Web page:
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Meet the Artists of Holmes

By Donald Partelow
The Pawling Library hosted a special event entitled Meet the Artists of Holmes: an open discussion of their creative process that took place on Saturday, September 26, from 3:00-4:30 pm. This panel discussion featured artists Amy Barry, Carol-Lee Kantor, Joe Kantor, Lulu Meng, and Jeremy Wolff. Participants, and including their fellow artists, came to discover the variety of unique ways in which each artist creates works of art; what inspires and drives them to express their talent. This online open forum gave people the opportunity to safely connect with artists, to offer and receive insightful perspectives. Throughout the program artwork was displayed as artists and audience members interacted.
Artist Carol-Lee Kantor was the first to speak. “Most of my paintings are from life experience,” she said. A wide selection of her beautiful paintings were on view as she spoke.  “I like how you capture a lot of the family and the family moments. I like how that’s important to you,” said one person. Another person added, “There is a quality of light and warmth that comes out of them.”
Lulu Meng began her artistic career in photography and then later shifted to art installations. She told us what interests her the most about her art is the connection it makes between people. “The connection to the human part of your artwork is amazing,” said one person. Another person from the audience said, “What I really love about your work is how each piece, each image that you showed us was different, but you were bringing people into everything. You were assembling a community, getting people to participate in your artwork, I think is wonderful.”
Widely imaginative birdhouses and fairy houses are the creation of artist Amy Barry.  Amy explained that the wood she uses for her art is only taken from fallen trees.  She also uses many found objects, some of which she finds at estate sales. Amy’s art is mostly made from found objects in nature. Birds are losing their habitat at an alarming rate.   “Why not buy a piece of art for mother earth. She is the most deserving of anyone,” said Amy, “It’s supposed to come from the earth, help the earth and be the earth.” She showed us many pieces of her work including a Harry Potter themed birdhouse that included some incantations.  “What a wonderful display,” someone commented.
“I always took pictures,” said Jeremy Wolff. Jeremy started out as a writer and became a professional photographer. His first love of photography was travel photography. As a writer he used photography as a kind of a visual note book of his travels, and he has traveled all over the world. Jeremy showed us an impressive collection of his work, ranging from images of people to nature photography. As a boy in Indiana he grew up close to nature which years later he would rediscover in Holmes. “That was phenomenal,” said one person from the audience after Jeremy concluded. “I love your progression, how you’ve changed and evolved, it’s one of the great parts about being an artist.” She expressed what she saw in Jeremy’s art, “This is the journey of my life, and here it is in my art and it was really nice to see.”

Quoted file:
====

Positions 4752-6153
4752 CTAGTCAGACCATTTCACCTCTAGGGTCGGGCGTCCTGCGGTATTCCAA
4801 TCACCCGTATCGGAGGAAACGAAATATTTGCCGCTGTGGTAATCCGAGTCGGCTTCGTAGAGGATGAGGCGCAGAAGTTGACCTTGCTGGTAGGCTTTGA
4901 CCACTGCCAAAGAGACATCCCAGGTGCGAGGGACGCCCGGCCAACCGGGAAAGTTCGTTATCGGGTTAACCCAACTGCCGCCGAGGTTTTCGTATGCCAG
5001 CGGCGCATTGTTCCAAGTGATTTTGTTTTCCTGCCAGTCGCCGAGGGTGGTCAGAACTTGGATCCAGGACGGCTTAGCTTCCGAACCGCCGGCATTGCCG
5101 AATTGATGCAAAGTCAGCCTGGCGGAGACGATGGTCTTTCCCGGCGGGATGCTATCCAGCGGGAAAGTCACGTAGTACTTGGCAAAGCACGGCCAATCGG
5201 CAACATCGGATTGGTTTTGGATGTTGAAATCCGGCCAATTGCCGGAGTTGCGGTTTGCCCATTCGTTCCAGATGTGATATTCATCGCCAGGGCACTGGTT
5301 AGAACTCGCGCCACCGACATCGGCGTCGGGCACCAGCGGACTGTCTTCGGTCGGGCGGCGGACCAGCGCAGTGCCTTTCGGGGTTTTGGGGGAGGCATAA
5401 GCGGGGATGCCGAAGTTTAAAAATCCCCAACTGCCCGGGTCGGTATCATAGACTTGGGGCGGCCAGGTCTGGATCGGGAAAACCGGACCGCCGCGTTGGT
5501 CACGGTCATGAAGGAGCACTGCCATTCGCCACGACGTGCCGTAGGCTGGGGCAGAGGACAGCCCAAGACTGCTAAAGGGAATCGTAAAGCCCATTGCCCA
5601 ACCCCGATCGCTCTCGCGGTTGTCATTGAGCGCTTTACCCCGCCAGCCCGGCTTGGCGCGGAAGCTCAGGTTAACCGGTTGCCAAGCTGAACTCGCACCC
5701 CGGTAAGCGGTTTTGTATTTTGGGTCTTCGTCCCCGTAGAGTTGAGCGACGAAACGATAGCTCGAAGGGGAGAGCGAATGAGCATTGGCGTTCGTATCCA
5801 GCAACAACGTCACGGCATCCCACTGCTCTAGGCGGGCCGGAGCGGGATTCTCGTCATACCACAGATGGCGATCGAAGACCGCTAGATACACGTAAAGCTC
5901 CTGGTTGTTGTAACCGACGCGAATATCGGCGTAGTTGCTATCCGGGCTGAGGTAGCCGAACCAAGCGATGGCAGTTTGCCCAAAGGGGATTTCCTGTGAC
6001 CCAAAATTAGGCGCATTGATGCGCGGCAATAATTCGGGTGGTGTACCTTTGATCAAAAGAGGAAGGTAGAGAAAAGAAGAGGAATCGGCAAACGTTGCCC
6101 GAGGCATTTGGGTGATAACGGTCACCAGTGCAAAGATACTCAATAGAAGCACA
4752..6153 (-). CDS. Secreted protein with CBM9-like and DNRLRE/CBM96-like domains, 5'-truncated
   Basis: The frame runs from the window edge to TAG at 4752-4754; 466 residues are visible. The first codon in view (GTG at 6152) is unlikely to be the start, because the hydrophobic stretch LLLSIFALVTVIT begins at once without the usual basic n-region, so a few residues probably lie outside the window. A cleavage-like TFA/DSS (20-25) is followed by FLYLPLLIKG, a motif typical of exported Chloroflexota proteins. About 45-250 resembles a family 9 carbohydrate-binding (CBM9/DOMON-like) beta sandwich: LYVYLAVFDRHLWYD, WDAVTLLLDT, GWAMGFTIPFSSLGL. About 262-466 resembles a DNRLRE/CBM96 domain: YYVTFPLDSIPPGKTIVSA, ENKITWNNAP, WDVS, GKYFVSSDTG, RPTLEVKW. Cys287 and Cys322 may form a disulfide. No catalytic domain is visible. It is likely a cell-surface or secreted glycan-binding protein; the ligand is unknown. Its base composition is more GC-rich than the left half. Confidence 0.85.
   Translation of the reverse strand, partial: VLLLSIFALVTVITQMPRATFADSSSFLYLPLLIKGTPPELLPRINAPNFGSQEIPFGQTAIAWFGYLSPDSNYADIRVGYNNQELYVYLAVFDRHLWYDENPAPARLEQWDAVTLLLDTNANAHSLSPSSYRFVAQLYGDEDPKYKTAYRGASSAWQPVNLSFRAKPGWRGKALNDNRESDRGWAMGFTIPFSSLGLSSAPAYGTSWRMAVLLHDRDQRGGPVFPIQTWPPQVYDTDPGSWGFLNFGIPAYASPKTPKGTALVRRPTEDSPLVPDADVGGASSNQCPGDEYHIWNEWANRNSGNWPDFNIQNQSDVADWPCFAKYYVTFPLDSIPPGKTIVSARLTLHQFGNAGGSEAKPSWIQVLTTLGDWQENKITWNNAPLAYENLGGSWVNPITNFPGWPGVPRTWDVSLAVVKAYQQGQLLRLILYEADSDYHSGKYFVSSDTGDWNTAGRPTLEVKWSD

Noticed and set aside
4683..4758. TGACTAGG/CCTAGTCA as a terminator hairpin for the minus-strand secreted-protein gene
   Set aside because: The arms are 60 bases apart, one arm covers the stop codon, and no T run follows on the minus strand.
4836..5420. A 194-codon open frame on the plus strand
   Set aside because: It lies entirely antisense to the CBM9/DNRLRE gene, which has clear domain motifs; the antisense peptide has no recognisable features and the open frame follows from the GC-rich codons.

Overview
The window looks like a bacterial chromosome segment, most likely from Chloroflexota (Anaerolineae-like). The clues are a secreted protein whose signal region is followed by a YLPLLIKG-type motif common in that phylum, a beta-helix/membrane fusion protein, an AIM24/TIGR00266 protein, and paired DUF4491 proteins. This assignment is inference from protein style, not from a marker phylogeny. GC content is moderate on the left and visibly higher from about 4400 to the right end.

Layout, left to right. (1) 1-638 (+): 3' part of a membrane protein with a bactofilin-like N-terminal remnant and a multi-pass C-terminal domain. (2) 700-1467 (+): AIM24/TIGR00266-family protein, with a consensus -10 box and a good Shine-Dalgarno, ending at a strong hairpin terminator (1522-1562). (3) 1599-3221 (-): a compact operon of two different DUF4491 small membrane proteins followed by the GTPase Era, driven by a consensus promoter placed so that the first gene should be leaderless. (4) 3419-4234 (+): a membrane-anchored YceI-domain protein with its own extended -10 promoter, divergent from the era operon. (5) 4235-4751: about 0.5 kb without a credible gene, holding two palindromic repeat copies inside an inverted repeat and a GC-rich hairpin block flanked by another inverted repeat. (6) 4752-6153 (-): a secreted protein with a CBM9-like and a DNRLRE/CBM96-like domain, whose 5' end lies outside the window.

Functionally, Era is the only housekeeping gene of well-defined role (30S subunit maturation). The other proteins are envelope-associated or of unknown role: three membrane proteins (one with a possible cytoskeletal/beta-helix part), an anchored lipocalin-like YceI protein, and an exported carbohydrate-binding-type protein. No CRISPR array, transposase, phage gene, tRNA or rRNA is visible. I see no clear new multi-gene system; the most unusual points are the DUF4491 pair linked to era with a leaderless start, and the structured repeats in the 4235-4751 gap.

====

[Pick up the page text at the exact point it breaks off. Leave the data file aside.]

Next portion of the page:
Joe Kantor is a sculptor. He told us that he didn’t start off as an artist but was fascinated with materials. He’s explored many mediums to create his work from wood, steel, plastic and cement. Joe found his way into the art world later in life that has enriched his life and the lives of others as well as inspire other artists to experiment with different mediums.  “You can be creative at any age,” Joe said. He told us that it never goes away, that creative spark, that longing to make art. This is a component within each artist that drives them, and they must create to feel whole. One person from the audience commented on Joe’s work, “I feel like you’re surrendering to the material and just let it be, and eventually you’re not controlling them, you collaborate, you have something unexpected that impresses so it’s much fun.” And Joe ended by telling us, “It is fun, it’s like getting back into your child, it really is.”
Most of the artists on our panel, and in the audience, are participating in the ArtEast Studio tour that begins on October 17th.  Some artists will have their studios open for the tour while other artists’ work can be viewed only online. Visit the ArtEast website at arteastdutchess.com to view the artists’ work and for up to date information. And be sure to stop by at the Live 4 Art Gallery in the village of Pawling for the ArtEast Group Show featuring the work of Amy Barry, Carol-Lee Kantor, Lulu Meng, Lonna Kelly, Jeanette Rodrigues and many other artists. Jeremy Wolff’s photography is on view at Pawling Bread Company in the village of Pawling. We thank all the many talented people in our community for making this program possible. Please support our local arts. Thank you.
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